Microsoft Edge is Redmond’s new browser, and given it’s according to Chromium, exactly the same engine that powers Google Chrome, it’s available these days on Windows, both new and old, and macOS.
Simultaneously, the new Edge is just about the new default Windows 10 browser, replacing the legacy version of the app about this operating system.
But recently, some users have found the automatic update, which is on Windows Update and brings Microsoft Advantage on Windows 10 devices, sometimes imports data from other browsers without consent.
Quite simply, once Edge is a component of the device, it’s automatically launched following the first reboot after which starts the first-run experience that can also import data using their company browsers.
Numerous users, however, learned that when the browser is forced-close from Task Manager, Edge still imports data using their company browsers, like Google Chrome and Firefox, even when they didn’t specifically request it. In other words, Edge imports such things as history, passwords, and everything else all automatically in the background.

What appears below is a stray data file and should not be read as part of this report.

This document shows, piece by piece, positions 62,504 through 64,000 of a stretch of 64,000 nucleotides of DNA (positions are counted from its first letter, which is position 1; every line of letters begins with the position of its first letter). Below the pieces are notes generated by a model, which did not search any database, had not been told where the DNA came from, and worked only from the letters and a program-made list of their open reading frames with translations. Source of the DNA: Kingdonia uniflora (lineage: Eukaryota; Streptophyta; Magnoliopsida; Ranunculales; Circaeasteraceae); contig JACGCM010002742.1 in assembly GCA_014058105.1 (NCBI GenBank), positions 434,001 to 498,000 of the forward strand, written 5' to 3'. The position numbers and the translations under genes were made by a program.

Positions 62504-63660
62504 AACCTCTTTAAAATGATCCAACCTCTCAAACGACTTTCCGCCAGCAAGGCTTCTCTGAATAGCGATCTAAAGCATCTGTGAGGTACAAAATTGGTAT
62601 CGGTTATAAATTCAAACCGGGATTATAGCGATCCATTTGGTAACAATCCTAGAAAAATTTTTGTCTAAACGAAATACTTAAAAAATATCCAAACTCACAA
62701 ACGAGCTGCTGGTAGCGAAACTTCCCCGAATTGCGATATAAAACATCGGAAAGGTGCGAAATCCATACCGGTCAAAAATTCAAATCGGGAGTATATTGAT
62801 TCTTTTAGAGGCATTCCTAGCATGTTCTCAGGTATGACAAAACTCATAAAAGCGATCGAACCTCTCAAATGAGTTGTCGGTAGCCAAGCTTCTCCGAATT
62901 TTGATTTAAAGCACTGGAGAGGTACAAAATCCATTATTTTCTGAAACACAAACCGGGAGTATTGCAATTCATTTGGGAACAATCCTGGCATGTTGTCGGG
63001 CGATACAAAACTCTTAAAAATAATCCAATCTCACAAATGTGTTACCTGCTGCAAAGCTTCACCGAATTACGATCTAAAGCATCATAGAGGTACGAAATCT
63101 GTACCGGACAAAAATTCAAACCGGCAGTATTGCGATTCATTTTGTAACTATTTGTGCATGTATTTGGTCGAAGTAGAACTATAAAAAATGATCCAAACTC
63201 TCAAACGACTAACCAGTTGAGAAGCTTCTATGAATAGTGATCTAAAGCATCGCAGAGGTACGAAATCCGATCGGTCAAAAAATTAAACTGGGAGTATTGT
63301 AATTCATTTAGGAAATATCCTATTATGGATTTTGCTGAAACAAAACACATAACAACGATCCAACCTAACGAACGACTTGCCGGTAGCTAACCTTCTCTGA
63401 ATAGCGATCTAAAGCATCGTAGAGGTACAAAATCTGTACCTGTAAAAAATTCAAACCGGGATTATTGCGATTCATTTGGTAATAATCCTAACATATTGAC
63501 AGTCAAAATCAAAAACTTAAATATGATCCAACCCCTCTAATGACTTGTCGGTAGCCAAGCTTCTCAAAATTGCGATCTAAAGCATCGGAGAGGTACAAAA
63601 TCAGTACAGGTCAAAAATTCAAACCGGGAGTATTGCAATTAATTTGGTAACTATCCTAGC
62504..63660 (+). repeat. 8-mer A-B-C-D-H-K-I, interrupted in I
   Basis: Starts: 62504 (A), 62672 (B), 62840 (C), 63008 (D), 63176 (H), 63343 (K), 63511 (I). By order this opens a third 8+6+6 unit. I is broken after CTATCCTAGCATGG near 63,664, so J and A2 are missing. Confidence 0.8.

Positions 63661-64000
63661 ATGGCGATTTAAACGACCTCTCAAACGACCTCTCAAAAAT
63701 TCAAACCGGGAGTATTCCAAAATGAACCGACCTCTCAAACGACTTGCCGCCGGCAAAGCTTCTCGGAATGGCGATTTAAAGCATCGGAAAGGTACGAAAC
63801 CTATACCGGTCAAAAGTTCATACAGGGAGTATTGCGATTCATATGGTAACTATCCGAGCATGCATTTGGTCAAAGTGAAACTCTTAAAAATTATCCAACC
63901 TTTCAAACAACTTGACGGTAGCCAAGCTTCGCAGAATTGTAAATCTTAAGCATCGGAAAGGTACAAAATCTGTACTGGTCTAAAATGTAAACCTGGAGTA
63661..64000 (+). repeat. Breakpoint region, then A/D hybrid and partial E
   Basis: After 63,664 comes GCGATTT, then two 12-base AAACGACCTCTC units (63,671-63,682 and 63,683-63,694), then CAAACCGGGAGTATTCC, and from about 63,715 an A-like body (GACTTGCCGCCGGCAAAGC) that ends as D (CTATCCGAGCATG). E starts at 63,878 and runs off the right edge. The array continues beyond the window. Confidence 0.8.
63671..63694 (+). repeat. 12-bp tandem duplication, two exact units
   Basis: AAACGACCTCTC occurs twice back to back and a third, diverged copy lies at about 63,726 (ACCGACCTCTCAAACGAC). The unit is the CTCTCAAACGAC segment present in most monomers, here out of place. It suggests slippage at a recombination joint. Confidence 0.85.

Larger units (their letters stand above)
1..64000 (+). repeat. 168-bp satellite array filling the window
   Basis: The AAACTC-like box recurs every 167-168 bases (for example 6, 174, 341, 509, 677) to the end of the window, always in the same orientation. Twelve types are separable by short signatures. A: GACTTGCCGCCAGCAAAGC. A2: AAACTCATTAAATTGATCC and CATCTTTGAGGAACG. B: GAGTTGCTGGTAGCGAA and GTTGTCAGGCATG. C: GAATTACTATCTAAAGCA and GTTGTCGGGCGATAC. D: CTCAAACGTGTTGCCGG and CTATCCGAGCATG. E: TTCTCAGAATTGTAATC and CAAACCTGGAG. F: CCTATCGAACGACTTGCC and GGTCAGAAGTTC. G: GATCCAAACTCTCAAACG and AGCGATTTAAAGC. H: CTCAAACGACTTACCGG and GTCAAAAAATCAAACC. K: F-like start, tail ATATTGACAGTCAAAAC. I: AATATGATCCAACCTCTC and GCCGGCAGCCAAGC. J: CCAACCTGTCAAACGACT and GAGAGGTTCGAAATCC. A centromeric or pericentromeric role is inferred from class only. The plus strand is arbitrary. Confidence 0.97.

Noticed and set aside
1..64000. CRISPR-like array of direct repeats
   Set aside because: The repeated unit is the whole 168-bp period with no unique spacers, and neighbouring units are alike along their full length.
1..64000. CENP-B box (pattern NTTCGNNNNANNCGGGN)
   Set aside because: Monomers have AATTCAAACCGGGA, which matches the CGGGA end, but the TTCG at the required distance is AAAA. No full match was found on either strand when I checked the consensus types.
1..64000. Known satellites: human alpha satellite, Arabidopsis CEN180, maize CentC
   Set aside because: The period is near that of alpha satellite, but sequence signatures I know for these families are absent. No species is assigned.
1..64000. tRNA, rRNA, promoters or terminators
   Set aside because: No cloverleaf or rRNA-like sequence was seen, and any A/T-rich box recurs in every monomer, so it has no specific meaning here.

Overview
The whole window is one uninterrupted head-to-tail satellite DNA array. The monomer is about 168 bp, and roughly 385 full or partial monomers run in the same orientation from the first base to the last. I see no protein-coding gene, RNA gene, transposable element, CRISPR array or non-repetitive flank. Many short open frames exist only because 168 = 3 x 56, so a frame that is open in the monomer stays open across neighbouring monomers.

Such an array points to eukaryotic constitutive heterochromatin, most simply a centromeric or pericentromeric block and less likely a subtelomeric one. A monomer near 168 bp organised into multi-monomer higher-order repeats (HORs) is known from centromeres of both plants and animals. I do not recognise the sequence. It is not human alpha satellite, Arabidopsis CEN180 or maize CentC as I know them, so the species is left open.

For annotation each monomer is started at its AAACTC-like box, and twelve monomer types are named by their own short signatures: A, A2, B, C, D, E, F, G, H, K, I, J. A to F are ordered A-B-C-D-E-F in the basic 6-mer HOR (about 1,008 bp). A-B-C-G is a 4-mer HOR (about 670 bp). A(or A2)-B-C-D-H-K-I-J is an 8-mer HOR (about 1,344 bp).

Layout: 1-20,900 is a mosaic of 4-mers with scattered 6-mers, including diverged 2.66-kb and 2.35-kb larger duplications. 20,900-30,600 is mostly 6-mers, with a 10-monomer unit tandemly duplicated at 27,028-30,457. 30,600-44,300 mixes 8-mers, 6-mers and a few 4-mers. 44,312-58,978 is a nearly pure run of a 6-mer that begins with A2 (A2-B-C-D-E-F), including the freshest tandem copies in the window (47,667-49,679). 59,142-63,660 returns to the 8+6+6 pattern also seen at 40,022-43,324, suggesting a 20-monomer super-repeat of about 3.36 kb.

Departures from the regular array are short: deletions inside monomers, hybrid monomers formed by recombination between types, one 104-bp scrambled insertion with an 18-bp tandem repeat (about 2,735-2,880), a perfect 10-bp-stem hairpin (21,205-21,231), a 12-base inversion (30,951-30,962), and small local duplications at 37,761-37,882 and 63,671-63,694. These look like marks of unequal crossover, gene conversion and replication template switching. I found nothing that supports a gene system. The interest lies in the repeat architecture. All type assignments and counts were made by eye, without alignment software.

Data that’s left out
Obviously, the organization continues to be charged with sneakily carrying this out, but in fact, it’s all residual data that’s not deleted, Microsoft explains in a statement.
“During the very first run experience, the client is presented the opportunity to keep or discard the imported data. This information is discarded when they not proceed using the import. If your customer terminates the new Microsoft Edge browser prematurely throughout the first run experience (e.g. using Task Manager), residual data may not be fully deleted. We advise customers not turn off the setup process prematurely to make sure an expected result,” the software giant said recently.
So technically, you should be able to delete the information that’s left out manually if you don’t agree with Edge importing your browsing files from Chrome or Firefox.